Fay Sagan, of Williamsport, was admitted to Rose View Center on July 31, after being hospitalized for a lumbar laminectomy procedure related to her diagnosis of spinal stenosis.
According to physical therapist Jamie R. Woodruff, at the time of admission, Sagan was essentially dependent for all functional mobility and self-care tasks. She was unable to stand and required a Hoyer Lift for transfers and assistance for feeding herself.
"Fay had no active movement in her left lower extremity," Woodruff said. "I was able to palpate a faint muscle contraction in her quadriceps muscle but nothing else."
Sagan said the pain was unbearable.
"I couldn't stand up, feed myself, walk - nothing," she said.
Adding to her complications, Sagan's right lower leg also was very weak, due to degenerative arthritis.
Sharon Shaw, admissions and marketing director for Genesis HealthCare at Rose View Center, said she remembers when Sagan was brought in to the facility.
"I can remember her tears," Shaw said. "She felt helpless."
Fortunately, it didn't take long for things to turn in Sagan's favor. Since her arrival at Rose View Center, Sagan's treatment program consisted of diathermy and electrical stimulation modalities for pain management, electrical stimulation for muscle facilitation to increase her motor control and functional use of her lower extremities, therapeutic exercise, bed mobility training, transfer training and gait training.
In three short months, the 75-year-old has made remarkable gains.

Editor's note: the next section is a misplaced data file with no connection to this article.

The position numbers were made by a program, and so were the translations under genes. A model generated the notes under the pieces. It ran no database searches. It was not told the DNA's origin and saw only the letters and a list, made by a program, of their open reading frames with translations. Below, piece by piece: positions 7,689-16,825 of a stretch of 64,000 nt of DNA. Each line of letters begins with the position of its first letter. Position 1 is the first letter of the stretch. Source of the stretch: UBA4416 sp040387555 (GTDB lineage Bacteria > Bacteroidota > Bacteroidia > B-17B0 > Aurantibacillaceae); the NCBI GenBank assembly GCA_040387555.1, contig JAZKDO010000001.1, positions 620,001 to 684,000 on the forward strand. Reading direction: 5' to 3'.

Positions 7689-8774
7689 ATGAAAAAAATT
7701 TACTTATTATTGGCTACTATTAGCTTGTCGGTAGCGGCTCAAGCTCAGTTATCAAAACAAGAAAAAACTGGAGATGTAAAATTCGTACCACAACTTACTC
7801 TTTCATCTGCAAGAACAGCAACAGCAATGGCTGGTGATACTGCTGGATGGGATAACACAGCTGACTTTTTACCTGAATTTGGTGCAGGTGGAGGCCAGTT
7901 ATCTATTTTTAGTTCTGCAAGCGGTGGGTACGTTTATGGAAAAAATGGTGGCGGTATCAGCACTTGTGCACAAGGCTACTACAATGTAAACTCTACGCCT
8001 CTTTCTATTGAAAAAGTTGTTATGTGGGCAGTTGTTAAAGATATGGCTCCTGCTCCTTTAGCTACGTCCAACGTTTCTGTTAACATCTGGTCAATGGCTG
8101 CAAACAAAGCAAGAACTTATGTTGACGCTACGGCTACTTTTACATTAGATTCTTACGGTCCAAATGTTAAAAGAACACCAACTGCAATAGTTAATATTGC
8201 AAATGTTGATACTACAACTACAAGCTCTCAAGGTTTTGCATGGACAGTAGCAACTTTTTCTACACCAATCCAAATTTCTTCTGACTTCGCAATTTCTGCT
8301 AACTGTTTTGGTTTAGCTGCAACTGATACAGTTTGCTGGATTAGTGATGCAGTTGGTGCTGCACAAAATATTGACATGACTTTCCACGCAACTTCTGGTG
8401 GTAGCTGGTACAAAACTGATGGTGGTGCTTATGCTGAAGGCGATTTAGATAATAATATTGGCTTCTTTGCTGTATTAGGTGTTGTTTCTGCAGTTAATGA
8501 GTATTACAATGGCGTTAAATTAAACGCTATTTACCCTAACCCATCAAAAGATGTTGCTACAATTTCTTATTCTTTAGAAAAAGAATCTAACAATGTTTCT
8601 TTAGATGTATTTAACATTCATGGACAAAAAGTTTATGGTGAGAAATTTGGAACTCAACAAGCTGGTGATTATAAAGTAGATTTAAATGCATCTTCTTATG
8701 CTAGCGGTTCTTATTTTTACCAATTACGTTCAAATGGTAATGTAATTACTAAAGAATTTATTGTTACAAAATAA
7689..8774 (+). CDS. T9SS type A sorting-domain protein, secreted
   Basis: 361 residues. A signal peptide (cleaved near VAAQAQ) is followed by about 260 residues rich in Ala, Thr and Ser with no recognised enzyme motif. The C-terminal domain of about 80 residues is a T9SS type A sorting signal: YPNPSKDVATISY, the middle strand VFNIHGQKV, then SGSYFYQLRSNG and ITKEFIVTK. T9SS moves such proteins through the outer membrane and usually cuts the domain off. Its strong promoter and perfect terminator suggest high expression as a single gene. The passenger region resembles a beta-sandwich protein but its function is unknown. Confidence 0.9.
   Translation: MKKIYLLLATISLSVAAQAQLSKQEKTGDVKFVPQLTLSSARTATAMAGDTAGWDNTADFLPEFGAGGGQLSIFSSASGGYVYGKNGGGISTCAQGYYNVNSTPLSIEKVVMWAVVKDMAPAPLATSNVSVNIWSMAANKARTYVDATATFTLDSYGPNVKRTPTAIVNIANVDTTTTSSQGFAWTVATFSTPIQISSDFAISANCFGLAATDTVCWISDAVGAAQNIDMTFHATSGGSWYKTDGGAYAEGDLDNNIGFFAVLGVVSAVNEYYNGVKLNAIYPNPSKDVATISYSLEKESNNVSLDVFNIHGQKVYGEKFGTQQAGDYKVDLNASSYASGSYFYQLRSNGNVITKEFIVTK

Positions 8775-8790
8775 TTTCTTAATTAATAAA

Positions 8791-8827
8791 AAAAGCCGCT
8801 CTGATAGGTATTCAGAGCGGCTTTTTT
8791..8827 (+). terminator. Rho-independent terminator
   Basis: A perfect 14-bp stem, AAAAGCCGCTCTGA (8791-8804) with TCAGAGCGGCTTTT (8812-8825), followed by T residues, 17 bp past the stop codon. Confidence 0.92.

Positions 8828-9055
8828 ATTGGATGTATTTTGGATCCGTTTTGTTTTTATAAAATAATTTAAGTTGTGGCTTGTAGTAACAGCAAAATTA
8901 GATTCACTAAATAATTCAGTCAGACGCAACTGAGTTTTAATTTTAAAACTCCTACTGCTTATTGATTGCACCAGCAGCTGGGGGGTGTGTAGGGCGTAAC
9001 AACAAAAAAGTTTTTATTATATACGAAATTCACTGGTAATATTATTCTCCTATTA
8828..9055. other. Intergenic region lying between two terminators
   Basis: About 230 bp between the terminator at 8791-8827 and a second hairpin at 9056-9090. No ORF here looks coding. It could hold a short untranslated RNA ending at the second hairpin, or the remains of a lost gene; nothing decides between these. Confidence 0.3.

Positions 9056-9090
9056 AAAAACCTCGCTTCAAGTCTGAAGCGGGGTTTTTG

Due to rehabilitation efforts, she has increased strength and motor control in both lower extremities to allow for active movement control and increased functional mobility and is able to transfer and walk with a walker with minimal assistance.
Of course, none of this would be possible without steadfast determination and a lot of hard work on Sagan's part. In fact, prior to surgery she was required to lose more than 80 pounds, which took tremendous strength and courage.
These days, Sagan is enjoying her stay at the center and said the food is really good and overall, the whole experience has been wonderful.
"Everyone here is so nice," she said. "They do things above and beyond their duties."
Sagan said during therapy, they have a lot of fun and are always laughing, which makes the healing process that much more enjoyable.
"Laughter is a big part of the recovery process," Woodruff said.
According to Sagan, each day of therapy is one step closer to reaching her goal, which is to return home by Christmas. Staff said she has surpassed all expectations and is well on her way to accomplishing that goal.
The mantra at Rose View is, "when commitment is unwavering, nothing is impossible," Shaw said. "But what makes a story like this end on such a happy note is the patient's positive attitude coupled with heartfelt and professional administered care."
"Giving someone hope is key," she said. "It's what makes our staff so good at what they do."
Sagan's son John, who spent 13 years as a combat medic in the Army and is a retired registered nurse, agrees.
"The nurses, therapists and nurses aides at Rose View are outstanding," he said. "My mother has made remarkable strides and we're very excited to see her back home for the holidays."
In addition to Woodruff, occupational therapist Heather Nybo and nurses aide Elizabeth Young have worked very hard to ensure Sagan is receiving the best possible care.
Sagan said since she has been at the facility, her time at Rose View Center has been so overwhelmingly positive she is now referring to her stay as a vacation.
For more information regarding services and care provided by Genesis HealthCare, visit www.genesishcc.com or call Roseview Center at 323-4340.